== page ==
You want to monitor more than one network interface.
Use more than one instance of Snort, each monitoring a separate interface.
Combine your NICs into a single "bridged" unit.
It is perfectly possible to run more than one instance of Snort. Using this method, you just assign a separate Snort process to watch each interface that you are interested in, each with its own configuration file.
The bridging option was primarily developed as a method to allow a Linux machine to act as a bridge between networks. It allows two network cards to be aggregated into a single entity. Before progressing down this route, consider reading the documentation available on the Sourceforge home page for the project, available here: http://bridge.sourceforge.net.
Assuming that bridging is built into your kernel, this is how you would go about implementing it. First, clear the IP addresses on the interfaces you are trying to bridge (you can use more than two):
[root@frodo root]# ifconfig eth0 0.0.0.0 [root@frodo root]# ifconfig eth1 0.0.0.0
Use the bridging commands to create a bridge container:
[root@frodo root]# brctl addbr snort_bridge
Add the interfaces to the container:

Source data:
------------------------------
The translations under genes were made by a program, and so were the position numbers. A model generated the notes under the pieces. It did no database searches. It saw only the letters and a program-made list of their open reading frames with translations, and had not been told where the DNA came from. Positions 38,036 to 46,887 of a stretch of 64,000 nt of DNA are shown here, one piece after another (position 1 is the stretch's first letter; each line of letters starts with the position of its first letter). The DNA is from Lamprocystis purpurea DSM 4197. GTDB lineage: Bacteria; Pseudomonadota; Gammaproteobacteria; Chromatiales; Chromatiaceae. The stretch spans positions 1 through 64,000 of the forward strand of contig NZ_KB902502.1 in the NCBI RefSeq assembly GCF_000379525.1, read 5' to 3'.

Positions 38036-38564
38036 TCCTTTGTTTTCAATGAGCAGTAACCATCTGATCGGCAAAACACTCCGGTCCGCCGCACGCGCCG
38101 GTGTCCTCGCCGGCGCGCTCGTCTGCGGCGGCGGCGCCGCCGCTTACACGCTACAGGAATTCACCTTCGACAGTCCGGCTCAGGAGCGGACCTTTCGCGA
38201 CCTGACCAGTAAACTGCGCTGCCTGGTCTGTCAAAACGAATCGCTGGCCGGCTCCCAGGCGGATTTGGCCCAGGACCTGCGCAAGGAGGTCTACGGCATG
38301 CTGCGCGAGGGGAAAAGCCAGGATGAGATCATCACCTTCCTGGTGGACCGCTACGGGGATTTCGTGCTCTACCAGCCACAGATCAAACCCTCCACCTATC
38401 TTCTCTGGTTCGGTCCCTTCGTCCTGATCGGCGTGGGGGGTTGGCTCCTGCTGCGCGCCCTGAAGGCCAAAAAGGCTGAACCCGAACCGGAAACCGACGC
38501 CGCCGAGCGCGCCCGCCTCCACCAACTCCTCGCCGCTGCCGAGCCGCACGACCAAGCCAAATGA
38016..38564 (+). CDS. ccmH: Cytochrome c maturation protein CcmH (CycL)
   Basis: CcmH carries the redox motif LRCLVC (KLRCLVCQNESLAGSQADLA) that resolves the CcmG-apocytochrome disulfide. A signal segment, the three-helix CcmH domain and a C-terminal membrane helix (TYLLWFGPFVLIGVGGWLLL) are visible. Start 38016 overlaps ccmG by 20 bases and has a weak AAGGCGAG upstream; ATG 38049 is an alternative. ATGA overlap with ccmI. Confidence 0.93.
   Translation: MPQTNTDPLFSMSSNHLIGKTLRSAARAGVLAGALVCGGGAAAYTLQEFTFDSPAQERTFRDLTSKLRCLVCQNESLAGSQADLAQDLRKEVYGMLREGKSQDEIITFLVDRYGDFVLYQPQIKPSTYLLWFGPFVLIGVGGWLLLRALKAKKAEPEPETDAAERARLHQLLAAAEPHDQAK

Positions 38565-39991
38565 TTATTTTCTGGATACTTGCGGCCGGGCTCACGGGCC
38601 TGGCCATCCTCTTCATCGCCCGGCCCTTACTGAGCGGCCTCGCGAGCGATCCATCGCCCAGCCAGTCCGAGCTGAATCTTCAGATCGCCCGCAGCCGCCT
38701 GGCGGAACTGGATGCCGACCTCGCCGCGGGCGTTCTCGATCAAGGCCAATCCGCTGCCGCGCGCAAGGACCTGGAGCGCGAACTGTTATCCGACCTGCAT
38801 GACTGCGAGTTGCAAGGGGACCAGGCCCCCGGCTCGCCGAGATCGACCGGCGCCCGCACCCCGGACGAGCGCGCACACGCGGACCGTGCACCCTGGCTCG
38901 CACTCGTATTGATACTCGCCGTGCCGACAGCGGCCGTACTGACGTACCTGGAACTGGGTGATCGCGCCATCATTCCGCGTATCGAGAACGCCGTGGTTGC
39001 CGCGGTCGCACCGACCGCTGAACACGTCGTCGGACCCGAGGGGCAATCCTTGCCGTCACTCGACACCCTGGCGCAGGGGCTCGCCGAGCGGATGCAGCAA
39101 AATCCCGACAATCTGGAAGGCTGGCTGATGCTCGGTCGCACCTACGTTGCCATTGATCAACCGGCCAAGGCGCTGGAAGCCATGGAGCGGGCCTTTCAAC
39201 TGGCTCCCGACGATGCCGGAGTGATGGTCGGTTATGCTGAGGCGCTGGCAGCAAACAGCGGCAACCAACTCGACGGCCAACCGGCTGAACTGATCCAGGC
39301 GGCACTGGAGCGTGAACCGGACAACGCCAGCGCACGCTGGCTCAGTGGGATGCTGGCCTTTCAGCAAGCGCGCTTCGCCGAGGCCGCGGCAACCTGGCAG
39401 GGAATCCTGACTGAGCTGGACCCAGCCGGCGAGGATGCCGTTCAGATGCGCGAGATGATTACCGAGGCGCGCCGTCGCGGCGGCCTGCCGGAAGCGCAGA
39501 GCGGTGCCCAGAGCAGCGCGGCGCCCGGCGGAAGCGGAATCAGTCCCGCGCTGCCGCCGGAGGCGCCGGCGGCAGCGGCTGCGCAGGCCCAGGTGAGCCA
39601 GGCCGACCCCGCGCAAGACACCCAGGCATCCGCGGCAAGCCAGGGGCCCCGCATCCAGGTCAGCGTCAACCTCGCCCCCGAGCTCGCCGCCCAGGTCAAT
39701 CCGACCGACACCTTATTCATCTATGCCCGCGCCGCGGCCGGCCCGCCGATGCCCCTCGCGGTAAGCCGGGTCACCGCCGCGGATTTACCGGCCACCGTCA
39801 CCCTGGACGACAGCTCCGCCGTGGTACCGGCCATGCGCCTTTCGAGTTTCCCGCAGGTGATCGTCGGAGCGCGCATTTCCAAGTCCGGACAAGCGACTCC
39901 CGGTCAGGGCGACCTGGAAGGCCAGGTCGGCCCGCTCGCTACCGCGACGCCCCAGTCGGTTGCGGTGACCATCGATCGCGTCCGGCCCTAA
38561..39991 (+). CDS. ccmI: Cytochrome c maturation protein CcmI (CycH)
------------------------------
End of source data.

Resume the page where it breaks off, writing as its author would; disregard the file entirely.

[root@frodo root]# brctl addif snort_bridge eth0 [root@frodo root]# brctl addif snort_bridge eth1
Then bring the bridge online:
[root@frodo root]# ifconfig snort_bridge up
To make use of the bridge, include it as the interface argument to Snort:
[root@frodo root]# snort -v -i snort_bridge Running in packet dump mode Log directory = /var/log/snort Initializing Network Interface snort_bridge
The options that you use really depend on the reasons for needing more than one port. If you are listening to more than one range of IP addresses, it makes sense to run an instance per IP range. However, if you are tapping a full duplex link or a link that is faster than the network cards (gigabit tapping with 100 MB cards, for example), using bridged networking is a better option.
Koziol, Jack. "Appendix A: Troubleshooting." In Intrusion Detection with Snort. Indianapolis, IN: Sams, 2003.
Invisibly Tapping a Hub
Installing Snort from Source on Unix
Logging to a File Quickly
How to Build Rules
Detecting Stateless Attacks and Stream Reassembly
Managing Snort Sensors
Generating Statistical Output from Snort Logs
Monitoring Network Performance